Wednesday, March 27, 2019

Bill Mitchell — Bid-to-cover ratios and MMT

It is Wednesday so very little blog writing today. One question I often get asked is what would happen if the bond market investors in a nation stopped bidding for the debt instruments being offered in the regular auctions. Interestingly, overnight I was sent some news from a Deutsche Bank information service written by their New York-based Chief International Economist, who signs himself off as “Torsten Sløk, Ph.D”. It related to these issues. The problem is that Dr Sløk seemed to want to take a snide shot at Modern Monetary Theory (MMT) and just made a fool of himself. It goes on. This is what the point is....
Bill Mitchell – billy blog
Bid-to-cover ratios and MMT
Bill Mitchell | Professor in Economics and Director of the Centre of Full Employment and Equity (CofFEE), at University of Newcastle, NSW, Australia


Ryan Harris said...

"In a modern monetary system with flexible exchange rates it is clear the government does not have to finance its spending so the the institutional machinery is voluntary and reflects the..."

Depends on the desired rate of inflation. As we've seen in recent years the labor market doesn't primarily drive inflation and hence a JG isn't an adequate buffer stock in a modern economy like ours with essentially free trade and open capital markets. The external sector primarily drives the price and demand for labor while the government can do little but influence the composition of the activities labor performs. MMTs big flaw is that it doesn't adequately explain the external sector and how it is influenced and interacts with fiscal policy, labor, inflation and currency value.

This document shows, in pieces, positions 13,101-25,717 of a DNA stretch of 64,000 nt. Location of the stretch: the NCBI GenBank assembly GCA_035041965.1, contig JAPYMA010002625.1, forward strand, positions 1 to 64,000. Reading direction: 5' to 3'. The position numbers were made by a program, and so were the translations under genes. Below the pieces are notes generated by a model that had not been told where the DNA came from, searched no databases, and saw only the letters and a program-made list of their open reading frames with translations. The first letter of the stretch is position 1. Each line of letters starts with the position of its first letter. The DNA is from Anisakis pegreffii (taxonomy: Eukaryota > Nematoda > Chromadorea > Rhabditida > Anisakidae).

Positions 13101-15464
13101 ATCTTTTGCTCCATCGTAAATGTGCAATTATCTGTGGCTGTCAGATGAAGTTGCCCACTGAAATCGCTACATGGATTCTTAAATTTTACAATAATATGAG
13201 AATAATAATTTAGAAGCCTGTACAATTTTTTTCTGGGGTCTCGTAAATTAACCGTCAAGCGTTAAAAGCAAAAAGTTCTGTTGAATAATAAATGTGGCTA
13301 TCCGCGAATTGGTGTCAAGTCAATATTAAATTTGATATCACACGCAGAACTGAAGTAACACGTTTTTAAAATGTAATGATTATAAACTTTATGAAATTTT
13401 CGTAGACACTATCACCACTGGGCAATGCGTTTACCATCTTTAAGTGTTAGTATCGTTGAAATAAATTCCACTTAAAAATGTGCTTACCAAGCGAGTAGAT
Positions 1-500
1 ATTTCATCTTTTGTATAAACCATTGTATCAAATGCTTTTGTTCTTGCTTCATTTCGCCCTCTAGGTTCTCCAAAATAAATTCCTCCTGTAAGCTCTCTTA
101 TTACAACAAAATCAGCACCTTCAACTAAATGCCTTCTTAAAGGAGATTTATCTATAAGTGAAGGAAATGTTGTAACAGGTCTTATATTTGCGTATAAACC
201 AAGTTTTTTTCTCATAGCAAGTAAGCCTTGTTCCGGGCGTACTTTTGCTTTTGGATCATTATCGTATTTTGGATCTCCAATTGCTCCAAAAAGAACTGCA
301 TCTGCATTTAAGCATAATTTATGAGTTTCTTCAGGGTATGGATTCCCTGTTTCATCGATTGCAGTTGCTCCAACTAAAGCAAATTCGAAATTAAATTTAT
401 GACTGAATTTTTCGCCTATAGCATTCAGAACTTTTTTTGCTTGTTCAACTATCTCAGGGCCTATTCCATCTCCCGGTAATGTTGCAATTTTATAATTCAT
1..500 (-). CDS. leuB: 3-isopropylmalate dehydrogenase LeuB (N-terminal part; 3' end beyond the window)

S400 said...

“the labor market doesn't primarily drive inflation and hence a JG isn't an adequate buffer stock”

That is only true when wages are suppressed and do not follow profits as it’s been like for decades.

S400 said...

BTW your argument is really strange since the JG is the opposite of the unemployment buffer stock which we have today.